Hungarian lawmaker renews blood libel

Hungarian Jewish leaders issued a strongly worded protest against a speech by a far-right lawmaker who claimed that Jews were implicated in a notorious blood libel case in northern Hungary 130 years ago.

In a five-minute speech before parliament, Zsolt Barath of the extreme-right Jobbik party cited the 1882 blood libel case in the village of Tiszaeszlar in which 15 local Jews were accused of murdering a Hungarian girl, Eszter Solymosi. The case triggered widespread anti-Semitic hysteria, but the Jews were acquitted after a lengthy trial.

In his speech, Barath questioned the outcome of the trial and said the culprits had never been determined. “The Jewry and the leadership of the country were severely implicated in the case,” he said, adding that the verdict acquitting the Jews had been due to “outside pressure.”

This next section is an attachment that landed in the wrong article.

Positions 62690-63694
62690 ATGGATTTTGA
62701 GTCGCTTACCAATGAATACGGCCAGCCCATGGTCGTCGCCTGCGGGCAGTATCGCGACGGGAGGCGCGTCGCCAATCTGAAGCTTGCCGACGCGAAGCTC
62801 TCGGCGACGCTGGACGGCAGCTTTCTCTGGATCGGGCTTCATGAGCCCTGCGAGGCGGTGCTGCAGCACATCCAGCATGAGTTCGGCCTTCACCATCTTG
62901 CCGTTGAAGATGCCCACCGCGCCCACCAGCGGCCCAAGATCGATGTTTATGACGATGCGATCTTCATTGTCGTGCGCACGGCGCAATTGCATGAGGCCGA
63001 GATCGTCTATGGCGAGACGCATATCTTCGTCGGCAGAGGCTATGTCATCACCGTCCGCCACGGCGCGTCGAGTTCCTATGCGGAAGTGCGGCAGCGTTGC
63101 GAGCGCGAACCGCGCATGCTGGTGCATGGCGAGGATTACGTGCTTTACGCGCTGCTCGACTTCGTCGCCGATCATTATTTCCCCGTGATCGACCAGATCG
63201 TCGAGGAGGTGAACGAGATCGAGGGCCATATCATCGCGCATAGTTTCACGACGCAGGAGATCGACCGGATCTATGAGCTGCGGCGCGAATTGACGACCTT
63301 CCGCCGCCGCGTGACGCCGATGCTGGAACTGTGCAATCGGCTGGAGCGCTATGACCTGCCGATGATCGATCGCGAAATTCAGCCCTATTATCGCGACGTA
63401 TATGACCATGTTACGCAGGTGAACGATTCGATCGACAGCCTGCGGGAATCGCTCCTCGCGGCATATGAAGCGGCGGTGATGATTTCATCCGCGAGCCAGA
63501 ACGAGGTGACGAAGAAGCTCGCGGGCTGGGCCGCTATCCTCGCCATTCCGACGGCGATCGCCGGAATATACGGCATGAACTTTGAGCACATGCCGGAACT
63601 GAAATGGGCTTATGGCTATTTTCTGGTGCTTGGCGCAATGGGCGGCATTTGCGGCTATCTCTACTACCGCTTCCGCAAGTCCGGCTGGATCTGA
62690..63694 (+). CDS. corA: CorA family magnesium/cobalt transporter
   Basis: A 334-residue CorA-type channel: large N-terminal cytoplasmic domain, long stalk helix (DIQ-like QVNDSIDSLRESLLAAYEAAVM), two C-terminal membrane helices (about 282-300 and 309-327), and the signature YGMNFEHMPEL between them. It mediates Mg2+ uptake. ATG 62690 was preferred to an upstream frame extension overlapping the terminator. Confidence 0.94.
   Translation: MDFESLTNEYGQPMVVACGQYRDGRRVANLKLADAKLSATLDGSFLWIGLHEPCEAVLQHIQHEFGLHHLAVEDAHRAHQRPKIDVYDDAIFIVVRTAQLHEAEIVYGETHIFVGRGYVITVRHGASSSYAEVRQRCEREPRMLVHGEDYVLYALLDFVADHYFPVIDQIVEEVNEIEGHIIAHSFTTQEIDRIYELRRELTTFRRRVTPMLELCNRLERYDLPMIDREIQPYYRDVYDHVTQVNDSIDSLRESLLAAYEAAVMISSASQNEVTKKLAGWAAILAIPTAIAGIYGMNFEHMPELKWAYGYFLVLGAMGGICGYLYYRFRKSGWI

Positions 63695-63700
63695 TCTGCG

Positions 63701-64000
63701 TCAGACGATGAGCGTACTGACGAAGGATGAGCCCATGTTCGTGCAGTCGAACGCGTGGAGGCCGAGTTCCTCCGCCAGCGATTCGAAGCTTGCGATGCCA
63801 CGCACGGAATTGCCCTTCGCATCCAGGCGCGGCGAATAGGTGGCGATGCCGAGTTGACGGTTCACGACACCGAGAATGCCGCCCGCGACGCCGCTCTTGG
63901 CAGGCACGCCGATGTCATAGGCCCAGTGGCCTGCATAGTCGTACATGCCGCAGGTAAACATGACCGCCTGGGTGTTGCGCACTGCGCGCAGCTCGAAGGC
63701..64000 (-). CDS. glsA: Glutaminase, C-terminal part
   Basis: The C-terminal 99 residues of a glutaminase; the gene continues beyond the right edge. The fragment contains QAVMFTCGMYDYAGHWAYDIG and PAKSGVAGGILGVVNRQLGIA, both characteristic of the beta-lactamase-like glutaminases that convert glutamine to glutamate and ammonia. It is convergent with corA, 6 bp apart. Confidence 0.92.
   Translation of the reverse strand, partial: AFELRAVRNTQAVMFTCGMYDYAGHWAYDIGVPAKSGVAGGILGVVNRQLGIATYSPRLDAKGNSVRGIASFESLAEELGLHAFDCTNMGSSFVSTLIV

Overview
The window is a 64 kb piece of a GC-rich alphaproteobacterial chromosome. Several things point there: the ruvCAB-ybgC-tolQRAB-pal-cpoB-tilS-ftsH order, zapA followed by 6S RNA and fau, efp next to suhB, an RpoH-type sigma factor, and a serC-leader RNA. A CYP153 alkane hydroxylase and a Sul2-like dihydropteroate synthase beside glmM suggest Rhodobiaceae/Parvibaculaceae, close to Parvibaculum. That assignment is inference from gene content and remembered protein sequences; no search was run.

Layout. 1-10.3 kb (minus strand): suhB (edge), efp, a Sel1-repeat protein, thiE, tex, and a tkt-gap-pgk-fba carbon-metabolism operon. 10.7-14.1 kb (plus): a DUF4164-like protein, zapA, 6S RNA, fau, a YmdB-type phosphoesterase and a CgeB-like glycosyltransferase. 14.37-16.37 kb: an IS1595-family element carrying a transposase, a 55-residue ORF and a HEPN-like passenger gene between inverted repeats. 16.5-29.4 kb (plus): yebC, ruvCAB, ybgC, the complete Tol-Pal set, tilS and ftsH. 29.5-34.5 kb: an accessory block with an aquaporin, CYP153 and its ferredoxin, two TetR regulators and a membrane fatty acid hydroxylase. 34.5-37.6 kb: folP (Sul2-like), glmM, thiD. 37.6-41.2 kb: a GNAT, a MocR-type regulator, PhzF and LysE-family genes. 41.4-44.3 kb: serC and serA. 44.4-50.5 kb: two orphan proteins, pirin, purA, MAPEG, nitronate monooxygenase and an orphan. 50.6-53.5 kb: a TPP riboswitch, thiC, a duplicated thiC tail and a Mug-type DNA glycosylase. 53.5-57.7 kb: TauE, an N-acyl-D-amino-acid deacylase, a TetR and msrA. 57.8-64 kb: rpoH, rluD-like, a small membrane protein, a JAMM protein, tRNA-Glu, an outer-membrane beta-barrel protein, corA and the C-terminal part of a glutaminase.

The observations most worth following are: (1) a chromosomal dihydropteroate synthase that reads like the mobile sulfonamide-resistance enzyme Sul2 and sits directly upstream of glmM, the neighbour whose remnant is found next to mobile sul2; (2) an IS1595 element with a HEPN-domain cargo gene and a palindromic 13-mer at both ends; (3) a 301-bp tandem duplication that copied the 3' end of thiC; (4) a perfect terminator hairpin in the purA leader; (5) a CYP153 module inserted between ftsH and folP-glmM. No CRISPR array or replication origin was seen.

In a protest letter to the parliamentary leadership, the senior leaders of Hungary’s umbrella Jewish organization, Mazshisz, called Barath’s speech “straight from the dark Middle Ages” and demanded that government authorities “immediately take such legislative and other steps” to prevent and penalize such speeches. Opposition parties called on Barath to resign. — jta